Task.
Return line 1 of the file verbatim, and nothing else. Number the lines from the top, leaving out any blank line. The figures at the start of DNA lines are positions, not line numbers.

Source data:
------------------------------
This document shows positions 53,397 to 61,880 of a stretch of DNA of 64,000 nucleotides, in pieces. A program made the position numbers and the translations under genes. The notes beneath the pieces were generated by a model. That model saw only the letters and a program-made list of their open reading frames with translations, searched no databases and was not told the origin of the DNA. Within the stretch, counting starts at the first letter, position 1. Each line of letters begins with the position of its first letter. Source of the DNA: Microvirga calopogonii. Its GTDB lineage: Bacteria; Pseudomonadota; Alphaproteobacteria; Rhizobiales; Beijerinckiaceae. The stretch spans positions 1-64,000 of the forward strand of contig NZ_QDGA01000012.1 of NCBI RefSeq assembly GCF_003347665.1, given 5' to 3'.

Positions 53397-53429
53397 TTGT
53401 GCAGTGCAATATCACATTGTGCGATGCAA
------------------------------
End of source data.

This document shows positions 53,397 to 61,880 of a stretch of DNA of 64,000 nucleotides, in pieces. A program made the position numbers and the translations under genes. The notes beneath the pieces were generated by a model. That model saw only the letters and a program-made list of their open reading frames with translations, searched no databases and was not told the origin of the DNA. Within the stretch, counting starts at the first letter, position 1. Each line of letters begins with the position of its first letter. Source of the DNA: Microvirga calopogonii. Its GTDB lineage: Bacteria; Pseudomonadota; Alphaproteobacteria; Rhizobiales; Beijerinckiaceae. The stretch spans positions 1-64,000 of the forward strand of contig NZ_QDGA01000012.1 of NCBI RefSeq assembly GCF_003347665.1, given 5' to 3'.